10 What Is New Trade Theory? New trade theory suggests that the ability of firms to gain economies of scale (unit cost reductions associated with a large scale of output) can have important implications for international tradeCountries may specialize in the production and export of particular products because in certain industries, the world market can only support a limited number of firmsnew trade theory emerged in the 1980sLO2: Summarize the different theories explaining trade flows between nations.
11 What Are The Implications Of New Trade Theory For Nations? Nations may benefit from trade even when they do not differ in resource endowments or technologya country may dominate in the export of a good simply because it was lucky enough to have one or more firms among the first to produce that goodGovernments should consider strategic trade policies that nurture and protect firms and industries where first mover advantages and economies of scale are important
12 What Is Porter’s Diamond Of Competitive Advantage? Michael Porter (1990) tried to explain why a nation achieves international success in a particular industryPorter identified four attributes that promote or impede the creation of competitive advantageFactor endowmentsDemand conditionsRelating and supporting industriesFirm strategy, structure, and rivalryLO2: Summarize the different theories explaining trade flows between nations.
13 What Is Porter’s Diamond Of Competitive Advantage? Determinants of National Competitive Advantage: Porter’s Diamond
14 Does Porter’s Theory Hold? Government policy canaffect demand through product standardsinfluence rivalry through regulation and antitrust lawsimpact the availability of highly educated workers and advanced transportation infrastructure.The four attributes, government policy, and chance work as a reinforcing system, complementing each other and in combination creating the conditions appropriate for competitive advantageSo far, Porter’s theory has not been sufficiently tested to know how well it holds upLO4: Explain the arguments of those who maintain that government can play a proactive role in promoting national competitive advantage in certain industries.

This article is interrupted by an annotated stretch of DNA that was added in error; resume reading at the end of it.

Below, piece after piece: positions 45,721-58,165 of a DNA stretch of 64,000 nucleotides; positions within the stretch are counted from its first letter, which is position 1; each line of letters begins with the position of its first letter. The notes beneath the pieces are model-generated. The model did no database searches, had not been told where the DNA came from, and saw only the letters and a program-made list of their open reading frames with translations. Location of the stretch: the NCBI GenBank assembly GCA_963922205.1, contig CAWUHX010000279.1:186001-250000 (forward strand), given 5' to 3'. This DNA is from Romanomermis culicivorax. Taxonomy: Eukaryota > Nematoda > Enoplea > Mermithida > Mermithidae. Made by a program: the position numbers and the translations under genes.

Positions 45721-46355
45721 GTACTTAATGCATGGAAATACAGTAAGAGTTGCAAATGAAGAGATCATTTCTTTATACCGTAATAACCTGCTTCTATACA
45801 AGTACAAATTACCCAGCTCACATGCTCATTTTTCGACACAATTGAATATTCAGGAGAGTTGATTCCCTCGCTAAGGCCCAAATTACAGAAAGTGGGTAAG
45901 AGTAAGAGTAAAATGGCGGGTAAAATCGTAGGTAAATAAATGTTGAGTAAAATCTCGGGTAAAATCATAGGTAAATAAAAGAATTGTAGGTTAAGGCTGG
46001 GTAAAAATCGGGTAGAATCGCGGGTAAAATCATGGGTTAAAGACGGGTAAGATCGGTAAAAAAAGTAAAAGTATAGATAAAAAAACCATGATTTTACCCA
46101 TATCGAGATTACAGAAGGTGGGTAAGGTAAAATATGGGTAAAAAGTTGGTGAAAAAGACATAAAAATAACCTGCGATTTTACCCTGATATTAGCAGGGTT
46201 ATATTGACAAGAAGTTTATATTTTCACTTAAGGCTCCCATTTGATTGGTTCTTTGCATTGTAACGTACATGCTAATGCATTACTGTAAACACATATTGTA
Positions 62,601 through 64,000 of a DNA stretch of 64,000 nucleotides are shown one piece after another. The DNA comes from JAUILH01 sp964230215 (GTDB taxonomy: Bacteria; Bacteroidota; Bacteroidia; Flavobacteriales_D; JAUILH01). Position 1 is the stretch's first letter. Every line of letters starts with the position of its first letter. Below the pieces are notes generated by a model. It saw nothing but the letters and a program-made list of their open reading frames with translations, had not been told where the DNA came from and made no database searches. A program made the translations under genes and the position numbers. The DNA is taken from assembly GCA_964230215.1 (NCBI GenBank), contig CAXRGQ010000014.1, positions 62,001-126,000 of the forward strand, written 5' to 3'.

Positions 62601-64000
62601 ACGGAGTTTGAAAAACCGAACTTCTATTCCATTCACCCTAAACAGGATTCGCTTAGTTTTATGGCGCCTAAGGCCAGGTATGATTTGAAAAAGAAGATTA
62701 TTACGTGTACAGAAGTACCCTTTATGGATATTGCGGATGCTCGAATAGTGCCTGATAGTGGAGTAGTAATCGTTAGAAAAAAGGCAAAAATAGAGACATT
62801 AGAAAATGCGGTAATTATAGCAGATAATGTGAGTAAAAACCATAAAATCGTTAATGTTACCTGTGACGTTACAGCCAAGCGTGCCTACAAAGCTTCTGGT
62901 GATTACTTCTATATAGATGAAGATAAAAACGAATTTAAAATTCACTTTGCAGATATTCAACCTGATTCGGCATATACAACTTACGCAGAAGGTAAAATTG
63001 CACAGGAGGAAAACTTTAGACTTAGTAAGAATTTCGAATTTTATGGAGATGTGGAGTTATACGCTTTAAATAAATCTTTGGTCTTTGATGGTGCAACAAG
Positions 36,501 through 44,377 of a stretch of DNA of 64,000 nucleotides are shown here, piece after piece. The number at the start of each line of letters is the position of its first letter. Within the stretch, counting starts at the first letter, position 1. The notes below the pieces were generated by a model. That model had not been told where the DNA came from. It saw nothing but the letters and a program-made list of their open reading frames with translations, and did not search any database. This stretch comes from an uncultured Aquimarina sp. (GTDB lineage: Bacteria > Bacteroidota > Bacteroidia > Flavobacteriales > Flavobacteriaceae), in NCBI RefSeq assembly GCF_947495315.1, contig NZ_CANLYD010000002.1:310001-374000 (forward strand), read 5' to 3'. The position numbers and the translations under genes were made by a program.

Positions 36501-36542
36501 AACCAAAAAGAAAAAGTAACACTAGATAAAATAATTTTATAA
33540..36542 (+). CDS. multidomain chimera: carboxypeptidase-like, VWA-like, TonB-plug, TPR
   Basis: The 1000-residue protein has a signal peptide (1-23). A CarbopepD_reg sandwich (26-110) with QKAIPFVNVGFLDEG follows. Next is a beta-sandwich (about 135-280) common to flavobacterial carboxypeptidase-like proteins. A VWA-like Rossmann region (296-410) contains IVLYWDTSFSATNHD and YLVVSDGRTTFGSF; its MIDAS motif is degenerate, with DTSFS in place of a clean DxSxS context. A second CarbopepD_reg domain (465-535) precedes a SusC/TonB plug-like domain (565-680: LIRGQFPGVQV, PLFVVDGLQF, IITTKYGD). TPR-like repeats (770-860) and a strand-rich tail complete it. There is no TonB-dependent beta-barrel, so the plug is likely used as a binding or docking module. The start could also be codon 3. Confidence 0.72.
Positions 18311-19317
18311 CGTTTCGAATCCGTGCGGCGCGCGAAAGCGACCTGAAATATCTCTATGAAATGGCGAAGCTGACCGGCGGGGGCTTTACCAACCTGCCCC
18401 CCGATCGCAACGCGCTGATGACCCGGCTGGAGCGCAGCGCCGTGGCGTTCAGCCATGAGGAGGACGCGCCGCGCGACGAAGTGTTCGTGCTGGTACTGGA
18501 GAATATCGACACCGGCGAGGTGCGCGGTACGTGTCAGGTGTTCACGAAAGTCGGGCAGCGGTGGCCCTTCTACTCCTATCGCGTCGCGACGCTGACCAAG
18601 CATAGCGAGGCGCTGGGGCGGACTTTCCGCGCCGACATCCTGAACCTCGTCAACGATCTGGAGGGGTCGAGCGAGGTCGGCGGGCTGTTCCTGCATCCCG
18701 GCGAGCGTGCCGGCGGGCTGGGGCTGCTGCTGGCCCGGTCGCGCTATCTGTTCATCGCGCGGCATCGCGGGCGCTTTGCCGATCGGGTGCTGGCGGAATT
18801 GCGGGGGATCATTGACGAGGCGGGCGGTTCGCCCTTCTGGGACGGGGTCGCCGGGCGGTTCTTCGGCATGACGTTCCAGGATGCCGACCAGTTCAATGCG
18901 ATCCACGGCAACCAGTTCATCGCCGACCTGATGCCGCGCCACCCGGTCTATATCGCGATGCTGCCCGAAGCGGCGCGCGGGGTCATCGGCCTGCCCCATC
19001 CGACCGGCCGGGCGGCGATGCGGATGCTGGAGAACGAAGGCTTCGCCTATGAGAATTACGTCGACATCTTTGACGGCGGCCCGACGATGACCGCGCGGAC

15 What Are The Implications Of Trade Theory For Managers? Location implications - a firm should disperse its various productive activities to those countries where they can be performed most efficientlyFirst-mover implications - a first-mover advantage can help a firm dominate global trade in that productPolicy implications - firms should work to encourage governmental policies that support free tradeLO5: Understand the important implications that international trade theory holds for business practice.
16 What Is The Balance Of Payments? A country’s balance of payments accounts keep track of the payments to and receipts from other countries for a particular time periodThe current account records transactions of goods, services, and income, receipts and paymentscurrent account deficitcurrent account surplusThe capital account records one time changes in the stock of assetsThe financial account records transactions that involve the purchase or sale of assets